Joy: It’s sad. And I don’t mean to be a downer either. I’m laughing out of this – I do feel like there is so much in my life where I put myself in a bubble on purpose because I just can’t handle the hate of the world. But also, I need to watch the news. Have we had this discussion before where I have a weird thing about people who are like, “I don’t watch the news”? Part of me is like, well, you’ve got to be informed. You don’t get to just ignore what is going on in the world. I get don’t sit there and watch a car wreck 500 times. Know what’s going on in your world so that you can be educated and so that you can then be helpful.
Claire: Right. I don’t watch the news because we don’t have cable. But I do seek out news sources.
Joy: There’s plenty of ways to consume the news.
Claire: Right, you have to interact with the news.
Joy: Every once in a while, I kind of go on social media and am reminded of the horrible people that exist. There was a post that Chrissy Teigen did yesterday – and she has since taken it down, which I understand why. Any time I have, I don’t know, some doubt of what I’m doing in my life, or have I don’t enough in this world, I’m like, I would never want to be at that level of fame because of the amount of filth that you’re exposed to, in terms of the horrible people. So Krissy Teagan posted this beautiful picture – she’s gorgeous, she’s stunning, so’s John – of the two of them after dinner. She had this beautiful wrap dress on. It was a lot of rouching, a lot of flowiness. Everyone knows that she had a miscarriage last year… two years ago? She has been very public about that and how devastating it was. She talked a lot about that on her Instagram. People in the comments were like, “Are you pregnant?” Of course, there’s always those people that will come to her defense and be like, “I can’t believe you had the audacity to ask that question to someone who’s had a miscarriage. And she took it down. I think she was just so traumatized by the comments, understandably so. Again, the amount of ignorance that people think that they can go on – I mean, unbelievable.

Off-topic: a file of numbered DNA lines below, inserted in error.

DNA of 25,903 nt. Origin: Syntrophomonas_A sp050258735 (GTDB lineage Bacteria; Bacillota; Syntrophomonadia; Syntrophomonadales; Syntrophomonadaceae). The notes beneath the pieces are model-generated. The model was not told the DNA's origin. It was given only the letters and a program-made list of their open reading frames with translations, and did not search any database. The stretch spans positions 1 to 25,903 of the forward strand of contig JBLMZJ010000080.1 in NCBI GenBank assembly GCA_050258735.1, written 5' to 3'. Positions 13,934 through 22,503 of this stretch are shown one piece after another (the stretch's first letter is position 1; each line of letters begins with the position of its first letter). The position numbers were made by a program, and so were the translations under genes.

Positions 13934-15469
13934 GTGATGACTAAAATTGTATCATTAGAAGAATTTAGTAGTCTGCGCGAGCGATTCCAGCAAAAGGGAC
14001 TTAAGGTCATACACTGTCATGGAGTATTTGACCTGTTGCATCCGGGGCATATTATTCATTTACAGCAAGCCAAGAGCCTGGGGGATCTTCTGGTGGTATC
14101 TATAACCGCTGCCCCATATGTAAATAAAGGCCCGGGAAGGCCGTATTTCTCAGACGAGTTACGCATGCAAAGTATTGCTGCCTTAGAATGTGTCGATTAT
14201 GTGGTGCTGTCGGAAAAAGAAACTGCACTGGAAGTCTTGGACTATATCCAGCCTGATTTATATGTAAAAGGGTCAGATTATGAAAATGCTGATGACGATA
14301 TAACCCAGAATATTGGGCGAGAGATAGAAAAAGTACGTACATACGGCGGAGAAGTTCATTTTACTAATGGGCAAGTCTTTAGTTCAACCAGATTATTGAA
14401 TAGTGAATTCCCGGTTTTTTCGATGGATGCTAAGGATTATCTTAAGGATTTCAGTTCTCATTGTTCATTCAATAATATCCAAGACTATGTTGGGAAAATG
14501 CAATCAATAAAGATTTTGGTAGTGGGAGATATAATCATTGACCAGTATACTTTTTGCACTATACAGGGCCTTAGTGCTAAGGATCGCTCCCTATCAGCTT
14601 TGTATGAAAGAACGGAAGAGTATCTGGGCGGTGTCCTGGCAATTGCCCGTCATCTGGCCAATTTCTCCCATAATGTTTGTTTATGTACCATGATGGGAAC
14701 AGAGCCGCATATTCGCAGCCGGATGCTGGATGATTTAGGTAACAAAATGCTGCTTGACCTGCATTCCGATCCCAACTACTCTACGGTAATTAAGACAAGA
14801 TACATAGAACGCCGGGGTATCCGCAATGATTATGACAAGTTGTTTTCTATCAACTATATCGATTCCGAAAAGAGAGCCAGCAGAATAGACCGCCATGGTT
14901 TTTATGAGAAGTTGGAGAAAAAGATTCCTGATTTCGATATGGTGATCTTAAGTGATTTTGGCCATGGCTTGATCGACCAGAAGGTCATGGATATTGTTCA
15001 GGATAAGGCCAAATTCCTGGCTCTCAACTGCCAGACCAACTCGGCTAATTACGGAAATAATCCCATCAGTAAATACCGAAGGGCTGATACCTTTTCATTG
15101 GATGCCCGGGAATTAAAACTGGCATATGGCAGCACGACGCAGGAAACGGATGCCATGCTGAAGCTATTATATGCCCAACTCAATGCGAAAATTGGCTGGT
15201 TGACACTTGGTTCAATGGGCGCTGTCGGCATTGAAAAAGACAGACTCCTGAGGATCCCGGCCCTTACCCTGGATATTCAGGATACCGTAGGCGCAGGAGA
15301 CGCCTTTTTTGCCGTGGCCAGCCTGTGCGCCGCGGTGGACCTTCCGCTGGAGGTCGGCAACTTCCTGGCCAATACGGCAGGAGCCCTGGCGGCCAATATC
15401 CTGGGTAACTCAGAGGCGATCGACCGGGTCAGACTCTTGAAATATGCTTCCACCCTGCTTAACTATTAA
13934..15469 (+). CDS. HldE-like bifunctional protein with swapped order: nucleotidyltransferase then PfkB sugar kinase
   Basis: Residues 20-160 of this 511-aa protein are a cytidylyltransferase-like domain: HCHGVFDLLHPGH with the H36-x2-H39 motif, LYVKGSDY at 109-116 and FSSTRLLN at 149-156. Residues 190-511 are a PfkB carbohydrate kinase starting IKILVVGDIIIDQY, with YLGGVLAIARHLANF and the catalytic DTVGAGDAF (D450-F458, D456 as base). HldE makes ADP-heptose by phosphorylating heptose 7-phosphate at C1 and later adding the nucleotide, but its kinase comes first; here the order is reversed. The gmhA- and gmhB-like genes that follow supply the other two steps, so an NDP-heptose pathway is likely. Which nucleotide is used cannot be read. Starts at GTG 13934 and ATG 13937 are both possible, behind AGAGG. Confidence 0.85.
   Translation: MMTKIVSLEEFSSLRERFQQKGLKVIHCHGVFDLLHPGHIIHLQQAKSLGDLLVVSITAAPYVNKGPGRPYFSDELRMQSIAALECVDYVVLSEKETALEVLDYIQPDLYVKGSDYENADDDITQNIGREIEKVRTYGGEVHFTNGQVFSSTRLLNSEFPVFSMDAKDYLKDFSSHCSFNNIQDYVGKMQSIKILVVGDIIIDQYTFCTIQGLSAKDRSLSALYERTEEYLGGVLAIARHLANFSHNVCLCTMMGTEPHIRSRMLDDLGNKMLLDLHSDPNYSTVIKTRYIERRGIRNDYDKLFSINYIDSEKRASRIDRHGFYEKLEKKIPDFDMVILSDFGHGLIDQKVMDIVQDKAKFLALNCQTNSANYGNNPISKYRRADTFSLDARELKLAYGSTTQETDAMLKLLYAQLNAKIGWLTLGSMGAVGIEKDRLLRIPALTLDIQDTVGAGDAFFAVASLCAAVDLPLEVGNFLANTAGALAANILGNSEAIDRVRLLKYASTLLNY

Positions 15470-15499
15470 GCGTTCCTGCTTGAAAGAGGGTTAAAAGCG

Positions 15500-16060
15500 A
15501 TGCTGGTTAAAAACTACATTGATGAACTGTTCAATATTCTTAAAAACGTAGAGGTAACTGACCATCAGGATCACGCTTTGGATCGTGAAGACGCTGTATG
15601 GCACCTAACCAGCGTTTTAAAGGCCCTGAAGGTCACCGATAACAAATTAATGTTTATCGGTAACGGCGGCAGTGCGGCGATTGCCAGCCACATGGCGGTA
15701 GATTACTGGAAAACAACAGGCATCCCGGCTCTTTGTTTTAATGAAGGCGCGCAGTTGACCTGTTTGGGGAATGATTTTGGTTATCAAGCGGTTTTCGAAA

Claire: I have to just wonder, why do celebrities have their comments turned on ever?
Joy: I wonder the same thing. I wonder the same thing.
Claire: Isn’t there a setting to where you can make it so that only the people you follow can comment.
Claire: Every celebrity should have that turned on.
Joy: That’s what I was thinking too. And then that would get me upset if I was a celebrity like, “This is why we can’t have nice things. People ruin it. I can’t connect with the fans that are truly good fans because the really bad ones just ruin the whole party.” But yeah, I’ve noticed Taylor Swift turned all her comments off. There’s a lot of celebrities out there that have since turned their comments off.
Claire: Beyonce doesn’t even leave captions on her posts.
Joy: Beyonce doesn’t even follow anybody. I aspire to be the level of fame where you just don’t follow anybody.
Claire: That’s the difference. I don’t want to be so famous that people think they can say whatever they want. I want to be so famous that people can’t even say anything.
Joy: Yeah, exactly. That’s the level of fame I want.
Claire: I want to just skip over everyone’s opinion.
Claire: And just get to the point where you can’t say anything.
Joy: That’s the level of fame I want, yeah. You’re so beyond social media that you’re just sitting at the top of the castle watching everyone comment being like, “Doesn’t touch me.”
Claire: Right. There’s nothing you can say. And people can’t even say anything. There’s nothing.
Joy: You just turned it off. You shut it down. Trump style on Twitter, goodbye, done.
Claire: I feel that way also sometimes about really, really, really wealthy people. Like, in one of the jobs that I’ve had, I was an account manager that one of my accounts was a direct competitor of NetJets. Like Uber for private planes. I remember somebody, and I’m sure this line applies to so many things, but I remember talking about the target consumer. They were like, “These are the type of people who if you have to ask how much it costs, you can’t afford it.”
Joy: Yeah, I remember you talking about that.
Claire: That line has just always stuck with me. Like, there are people out there who it’s like you don’t even have to ask how much it costs because it doesn’t even matter. You have so much money that It couldn’t possibly be more than you could afford.
Joy: Wow, yeah.
Claire: Just magic.
Joy: Do you ever – because we talk about this I think all the time. Famous people and money. Money doesn’t buy you happiness and whatever. But if you had the ability to have whatever you wanted, would you have a private jet? What would you have that you’re like, truly, this would make my life easier?
Claire: I always think of that chapter in Amy Schumer’s book where she talks about private jets.
Joy: Oh, I know, it’s so good. Girl with a Lower Back Tattoo, read it. It’s good.
Claire: I mean, that whole book – some of it was a little bit like, “Okay, we get it.” But that chapter is so funny. She’s like, “Listen, everyone wants you to think fame doesn’t go to your head. But flying private is the best.”